New Zero-Click iPhone Exploit Used in Latest NSO Spyware Attacks

Colin Thierry
Colin Thierry Writer
Colin Thierry Colin Thierry Writer

Digital threat researchers at Citizen Lab discovered a new zero-click exploit used to install NSO Group spyware on iPhones belonging to Catalan politicians, journalists, and activists.

The previously unknown iOS zero-click security flaw, called HOMAGE, impacts some versions before iOS 13.2 (the latest stable iOS version is 15.4).

The flaw was used in a campaign targeting at least 65 people with NSO’s Pegasus spyware between 2017 and 2020, including the Kismet iMessage exploit and a WhatsApp flaw.

According to Citizen Lab, victims of these attacks include Catalan Members of the European Parliament (MEPs), every Catalan president since 2010, along with Catalan legislators, jurists, journalists, and members of civil society organizations and their families.

“Among Catalan targets, we did not see any instances of the HOMAGE exploit used against a device running a version of iOS greater than 13.1.3. It is possible that the exploit was fixed in iOS 13.2,” Citizen Lab said.

“We are not aware of any zero-day, zero-click exploits deployed against Catalan targets following iOS 13.1.3 and before iOS 13.5.1,” the academic research lab added.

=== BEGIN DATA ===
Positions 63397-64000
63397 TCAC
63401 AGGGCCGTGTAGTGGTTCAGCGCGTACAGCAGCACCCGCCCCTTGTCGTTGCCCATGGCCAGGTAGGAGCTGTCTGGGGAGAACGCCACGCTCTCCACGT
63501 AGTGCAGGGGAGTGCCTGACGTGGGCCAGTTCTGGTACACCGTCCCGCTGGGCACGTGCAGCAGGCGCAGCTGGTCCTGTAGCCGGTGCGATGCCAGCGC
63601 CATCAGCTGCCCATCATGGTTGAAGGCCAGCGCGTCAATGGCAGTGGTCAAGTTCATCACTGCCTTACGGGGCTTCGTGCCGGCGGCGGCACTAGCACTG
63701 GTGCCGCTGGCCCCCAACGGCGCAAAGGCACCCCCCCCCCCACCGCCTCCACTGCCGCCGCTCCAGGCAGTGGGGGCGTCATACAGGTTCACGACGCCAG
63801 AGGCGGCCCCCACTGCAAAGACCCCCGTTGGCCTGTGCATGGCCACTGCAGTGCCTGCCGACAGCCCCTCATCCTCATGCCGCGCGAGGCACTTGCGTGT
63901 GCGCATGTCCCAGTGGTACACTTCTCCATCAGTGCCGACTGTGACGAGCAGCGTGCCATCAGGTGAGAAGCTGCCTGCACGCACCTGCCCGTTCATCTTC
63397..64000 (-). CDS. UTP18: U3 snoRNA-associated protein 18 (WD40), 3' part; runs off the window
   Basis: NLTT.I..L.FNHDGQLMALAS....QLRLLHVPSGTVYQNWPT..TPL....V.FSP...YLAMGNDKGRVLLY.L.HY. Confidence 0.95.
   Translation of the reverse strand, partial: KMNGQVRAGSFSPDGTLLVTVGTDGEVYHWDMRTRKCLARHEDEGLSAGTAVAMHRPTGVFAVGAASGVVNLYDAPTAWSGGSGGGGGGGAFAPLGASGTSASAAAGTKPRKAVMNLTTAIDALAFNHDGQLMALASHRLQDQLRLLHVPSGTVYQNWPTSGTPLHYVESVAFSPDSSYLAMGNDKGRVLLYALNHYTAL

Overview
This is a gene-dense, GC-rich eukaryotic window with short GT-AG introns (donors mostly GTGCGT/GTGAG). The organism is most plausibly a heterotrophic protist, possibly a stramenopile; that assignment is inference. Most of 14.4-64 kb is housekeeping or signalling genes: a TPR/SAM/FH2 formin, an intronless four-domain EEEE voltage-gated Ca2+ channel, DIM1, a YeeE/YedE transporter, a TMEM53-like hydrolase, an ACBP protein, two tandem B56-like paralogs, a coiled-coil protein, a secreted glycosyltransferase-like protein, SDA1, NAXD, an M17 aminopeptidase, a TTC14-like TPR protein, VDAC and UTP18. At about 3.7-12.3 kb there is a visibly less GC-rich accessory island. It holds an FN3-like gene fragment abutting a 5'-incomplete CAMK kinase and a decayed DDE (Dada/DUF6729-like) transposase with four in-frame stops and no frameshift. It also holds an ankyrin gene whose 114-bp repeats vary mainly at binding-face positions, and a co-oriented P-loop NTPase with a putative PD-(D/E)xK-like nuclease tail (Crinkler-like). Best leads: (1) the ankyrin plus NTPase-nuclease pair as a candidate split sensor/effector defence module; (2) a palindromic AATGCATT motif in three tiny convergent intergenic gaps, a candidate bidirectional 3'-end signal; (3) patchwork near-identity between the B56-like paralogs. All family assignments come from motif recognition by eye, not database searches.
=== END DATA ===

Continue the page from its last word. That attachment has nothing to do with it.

Citizen Lab has reported and provided Apple with the forensic artifacts necessary to investigate the exploit and said there is no evidence that Apple customers with the latest versions of iOS were exposed to HOMAGE attacks.

“At this time the Citizen Lab is not conclusively attributing these hacking operations to a particular government, however, a range of circumstantial evidence points to a strong nexus with one or more entities within the Spanish government,” they added.

Additional Targets

According to Reuters, NSO spyware was also used in attacks against senior European Commission officials in 2021, including the European Justice Commissioner.

Citizen Lab Director Ron Deibert said that multiple suspected infections with Pegasus spyware within official UK networks were also reported by the academic research lab to the UK government.

Finland’s Ministry for Foreign Affairs said in January that devices of Finnish diplomats were infected with NSO Group’s Pegasus spyware after US Department of State employees also found that their iPhones were hacked to install the same spyware.

The European Parliament is setting up a committee of inquiry to investigate breaches of EU law originating from the use of NSO Pegasus and equivalent spyware.

“The spyware covertly penetrates mobile phones (and other devices) and is capable of reading texts, listening to calls, collecting passwords, tracking locations, accessing the target device’s microphone and camera, and harvesting information from apps,” Citizen Labs explains.

“Encrypted calls and chats can also be monitored. The technology can even maintain access to victims’ cloud accounts after the infection has ended,” they added.

Apple filed a lawsuit against NSO Group last year, seeking a permanent injunction to ban NSO Group from using any Apple software, services, or devices.

About the Author

About the Author

Colin Thierry is a former cybersecurity researcher and journalist for SafetyDetectives who has written a wide variety of content for the web over the past 2 years. In his free time, he enjoys spending time outdoors, traveling, watching sports, and playing video games.